Nose Bleed

nose bleedNose bleeding is a very common symptom that can happen to anyone from children to the elderly. The medical term is epistaxis. One out of every seven people will develop a nosebleed at some time in their lives. Nosebleeds tend to occur more often during winter months and in dry, cold climates. They can occur at any age, but are most common in children aged 2 to 10 years and adults aged 50 to 80 years. For unknown reasons, nosebleeds most commonly occur in the morning hours.

Bleeding can range from a trickle to a frightening strong flow, and the consequences can range from a minor annoyance to life-threatening bleeding.

There are two types of epistaxis, based on the source of bleeding: (1) Anterior Epistaxis, (2) Posterior Epistaxis. Most nose bleeding is anterior, about 90% originating from a bridge of vessels on the nose septum, the middle part of the nose. These are easier to treat and usually will stop after some simple measures. Less common but more serious are posterior nosebleeds, where the source of bleeding is from the vessels located deeper inside the nose. The latter types of epistaxis tend to occur in patients who have pre-existing atherosclerotic vessels of bleeding disorder and have undergone nose or sinus surgery.

Some common causes of epistaxis, the first two are the most common:

  • Local trauma : nose blowing, picking, blunt impact
  • Dry mucosa : can be due to cold weather
  • Infections : rhinitis
  • Foreign bodies : especially in children, you will be amazed at what children can put up their nose
  • Arteriosclerosis : in elderly
  • Adverse drug reaction

Other less common causes of epistaxis:

  • Systemic disorders : like in hypertension, which are usually posterior epistaxis
  • Tumors
  • Bleeding disorders
  • Rendu-Osler-Weber syndrome

First thing to do when you have a nose bleed

  • Pinch your nose for 10 minutes, this is the approximate time for the normal blood to clot
  • Position yourself upright; avoid lying down because the blood will trickle down your throat or stomach which will cause coughing or vomiting.

When the bleeding stops, avoid:

  • Using nasal saline spray.
  • Avoid hard nose blowing or sneezing.
  • Sneeze with the mouth open.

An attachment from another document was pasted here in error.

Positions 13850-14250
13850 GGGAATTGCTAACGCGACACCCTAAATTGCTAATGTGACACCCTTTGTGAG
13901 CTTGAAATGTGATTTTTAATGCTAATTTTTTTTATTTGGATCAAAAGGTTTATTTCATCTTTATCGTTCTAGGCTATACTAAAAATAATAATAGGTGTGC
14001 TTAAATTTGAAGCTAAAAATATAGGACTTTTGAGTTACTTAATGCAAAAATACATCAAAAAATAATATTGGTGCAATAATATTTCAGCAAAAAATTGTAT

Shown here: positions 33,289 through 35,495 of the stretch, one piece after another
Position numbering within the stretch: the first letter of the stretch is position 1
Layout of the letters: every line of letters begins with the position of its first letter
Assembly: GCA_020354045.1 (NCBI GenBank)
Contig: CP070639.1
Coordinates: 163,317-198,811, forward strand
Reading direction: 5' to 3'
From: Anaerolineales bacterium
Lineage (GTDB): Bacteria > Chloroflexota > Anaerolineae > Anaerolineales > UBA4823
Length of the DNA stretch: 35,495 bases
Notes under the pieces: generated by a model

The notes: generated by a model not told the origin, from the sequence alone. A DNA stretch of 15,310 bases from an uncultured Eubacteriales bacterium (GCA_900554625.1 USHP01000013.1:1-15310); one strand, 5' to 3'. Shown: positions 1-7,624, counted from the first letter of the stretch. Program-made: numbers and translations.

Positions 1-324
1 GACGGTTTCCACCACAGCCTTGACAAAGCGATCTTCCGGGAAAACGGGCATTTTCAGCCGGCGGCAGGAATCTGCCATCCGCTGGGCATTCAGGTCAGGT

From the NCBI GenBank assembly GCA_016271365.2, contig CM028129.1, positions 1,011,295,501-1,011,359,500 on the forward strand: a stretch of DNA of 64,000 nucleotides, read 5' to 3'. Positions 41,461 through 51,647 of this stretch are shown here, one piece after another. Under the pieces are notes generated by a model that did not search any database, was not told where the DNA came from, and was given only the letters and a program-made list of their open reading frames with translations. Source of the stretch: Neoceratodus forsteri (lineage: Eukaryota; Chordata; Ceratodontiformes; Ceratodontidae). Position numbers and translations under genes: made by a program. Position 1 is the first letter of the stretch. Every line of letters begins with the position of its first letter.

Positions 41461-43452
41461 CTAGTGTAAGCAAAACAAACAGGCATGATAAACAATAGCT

• Do not pick your nose.
  • Avoid hot and spicy foods.
  • Avoid taking hot showers.
  • Avoid aspirin and other NSAIDs i.e. Ibuprofen, etc

Tell your doctor if you have been taking any medication, especially aspirin, ibuprofen or other pain medicine, heparin, warfarin, coumadin, or clopidogrel and after treatment ask if you can continue your medication or not.

Whenever there are these symptoms, see a doctor immediately

  • Bleeding doesn’t stop with direct pressure
  • Multiple recurrences, with no clear cause
  • Using anticoagulant drugs
  • Bleeding signs elsewhere such as bruises or red spots on the skin, gum bleeding, etc
  • Weak, feeling faint
  • Have high fever with the nose bleed

After asking about your related health history, the doctor will perform a physical examination to find the source of bleeding. Sometimes they will add a numbing agent prior to the examination. If the doctor finds that the bleeding is a posterior epistaxis, he or she might need to insert a special nose pack to stop the bleeding while investigating the cause and you might need to be admitted in hospital.

Laboratory tests are usually not needed. For severe nosebleeds, however, a blood count may be checked to assess the degree of blood loss. For individuals with blood clotting disorders or for those taking blood thinners, additional blood tests may also be ordered. If there are concerns about malignancy or other less common causes of nosebleeds, further blood tests and/or imaging studies may be considered.

With proper treatment, the vast majority of people recover from nosebleeds with no long-term effects.

The following tips may reduce your risk for developing nosebleeds.

  • Use saltwater (saline) nose drops or a spray.
  • Avoid forceful nose-blowing.
  • Do not pick your nose or put your finger in your nose to remove crusts.
  • Avoid lifting or straining after a nosebleed.
  • Elevate your head on one or two pillows while sleeping.
  • Apply a light coating of a moisturizing ointment, such as Vaseline, to the inside of your nose.
  • Limit your use of aspirin and other nonsteroidal anti-inflammatory drugs (NSAIDs), such as ibuprofen and naproxen, if you have frequent nosebleeds. Acetaminophen, such as Tylenol, may be used to relieve pain.
  • Do not use nonprescription antihistamines, decongestants, or medicated nasal sprays. These medicines can help control cold and allergy symptoms, but overuse may dry the inside of the nose (mucous membranes) and cause nosebleeds.
  • Keep your blood pressure under control if you have a history of high blood pressure. This will help decrease the risk of nosebleeds.
  • Do not smoke. Smoking slows healing. For more information, see the topic quitting Smoking.
  • Do not use illegal drugs, such as cocaine or amphetamines.

 

Make changes in your home

 

  • Humidify your home, especially the bedrooms. Low humidity is a common cause of nosebleeds.
  • Keep the heat low [60°F (16°C) to 64°F (18°C)] in sleeping areas. Cooler air does not dry out the nasal passages.
  • Breathe moist air, such as from a shower, for a while if your nose becomes very dry. Then put a little moisturizing ointment, such as Vaseline, inside your nostrils to help prevent bleeding, but do not put anything inside your nose if your nose is bleeding. Occasional use of saline nasal sprays may also help keep nasal tissue moist.

 

Prevent nosebleeds in children

 

  • Keep your child’s fingernails trimmed and discourage nose-picking.
  • Caution children not to put any object in their noses.

 

Source:

  • emedicine
  • general practice

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